In God’s Word is His power. According to the scriptures, God’s Word set the creation in motion, sent Abraham on a journey, inspired the prophets to prophesy and moved the psalmists to sing.  In fact, according to the gospel of John, God’s Word was actually made flesh and dwelt among us so that all humanity might find the way, know the truth and enjoy eternal life.

The Word of the Lord is not just sounds transmitted over the airwaves from God’s mouth to human ears. It is not just ink scratches spread across the printed pages of scripture.  God’s Word is His power, the power that gives human life direction, meaning and hope.

We humans cannot live without water. In hot conditions like those that we have experienced of late, dehydration sets in within an hour, and in the best of situations, we cannot live without water for more than twelve days. But ask any people who find all roads before them leading nowhere, and they will tell you that a thirst for water pales in comparison to the thirst for a trustworthy guide who knows the way forward.

We can live without food a bit longer.  But ask those who see no reason to continue living, and they will tell you that the search for food is the least of your worries when life has lost its meaning and the future seems equally hopeless.

A famine of God’s Word saps the soul of its direction, drains life of its purpose, and extinguishes the hope that, at journey’s end, eternal life awaits us.

Thankfully, nowhere else in the scriptures did God threaten to visit such a horrendous famine on His people again. But the writer of the letter to the Hebrews does caution us that God will, on occasion, discipline those who overstep God’s patience with misbehavior that harms either us or our neighbor.  For this reason, the letter to the Hebrews counsels

“Do not regard lightly the discipline of the Lord,
or lose heart when you are punished by him, my Child;
for the Lord disciplines those whom he loves,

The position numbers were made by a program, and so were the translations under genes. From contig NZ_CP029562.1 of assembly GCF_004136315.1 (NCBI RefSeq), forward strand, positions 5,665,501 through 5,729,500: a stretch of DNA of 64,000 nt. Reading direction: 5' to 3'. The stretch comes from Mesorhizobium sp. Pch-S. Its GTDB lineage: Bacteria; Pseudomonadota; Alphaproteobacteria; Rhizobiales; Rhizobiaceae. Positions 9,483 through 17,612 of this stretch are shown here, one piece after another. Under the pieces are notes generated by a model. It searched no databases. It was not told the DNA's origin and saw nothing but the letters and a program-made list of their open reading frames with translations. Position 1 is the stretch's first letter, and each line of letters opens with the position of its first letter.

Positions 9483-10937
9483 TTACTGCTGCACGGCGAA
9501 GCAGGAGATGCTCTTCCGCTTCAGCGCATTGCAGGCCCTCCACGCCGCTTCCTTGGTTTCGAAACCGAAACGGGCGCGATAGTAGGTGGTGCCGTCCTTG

and chastises every child whom he accepts.” …

Discipline always seems painful rather than pleasant at the time,
but later it yields the peaceful fruit of righteousness
to those who have been trained by it.

God does discipline those whom God has adopted as His own.  But this is because God loves us steadfastly despite our sinful selves. God’s patience can certainly be overstepped.  God’s patience has its limits. But the good news is that God’s patience can no longer be exhausted because of the sacrifice of His Word made flesh in Jesus Christ!

The remarkable lengths to which God will go in order to call back his prodigal daughters and sons is evident in Paul’s letter to the Romans and in the gospel of John. Paul told the Christians in Rome that God’s love for the Israelites was so passionate and so enduring that God ingrafted the Gentiles not just for the salvation of the Gentiles.  No, he ingrafted them also in order to spark a jealousy in the Israelites that would lead them to accept the good news of the Word made flesh for their salvation.

John’s gospel carries the same message only he applies it to every mother’s child in the whole creation. John writes:

God did not send his Son into the world to condemn the world. [No,] God so loved the world that he gave his only Son, that whosoever believes in him shall not perish but have eternal life.

God may not co-sign for our iniquitous behavior.  God may even discipline us for a time when we fall into the habit of such iniquities. But even when God’s discipline is visited upon us, God’s loves us still.  And because God loves us without fail, God will offer us a way back if we will only repent and follow the path that His Word made flesh has set before us.

My friends, heed the warning in Amos’ visions!  Take to heart the counsel of the letter to the Hebrews and the promise in John’s gospel! But please don’t also miss the lesson to be learned from Jesus’ visit to the home of Martha and Mary in Luke’s gospel. Martha allowed herself to get so distracted by preparations for her visitors that she missed entirely that God’s Word in the flesh was in her midst. Mary, her sister, was more perceptive.  She recognized that Emmanuel – God with us – was actually present in her home.  So, Mary did not busy herself with putting food on the table.  No, she sat at the feet of the Word made flesh in order to hear his good news. God was indeed present in Mary’s home, and God is present in this house as well.  Manifestations of His presence among us and His sacrifice for us are set before us each week in the eucharist.

Don’t allow yourself to be so distracted with putting food on your table and a roof over your head that you miss the fact that God is in the midst of us still. Follow Mary’s lead!  Kneel before the Word of God made flesh in Jesus Christ for it is because of the sacrifice that we celebrate at this table that God’s patience may be tested, but never exhausted for any who will repent their sin and attend to His Word.

Let us pray:

Lord God of Hosts, we give thanks for your Word spoken by the prophets, sung by the psalmists and revealed in your Son.  Give us ears to hear and the will to obey so that we might test your steadfast love no longer, but instead follow the path of righteousness, mercy and self-sacrificial love that it sets before us.  In the name of your Son, your Word made flesh and our Savior, we ask this.  Amen.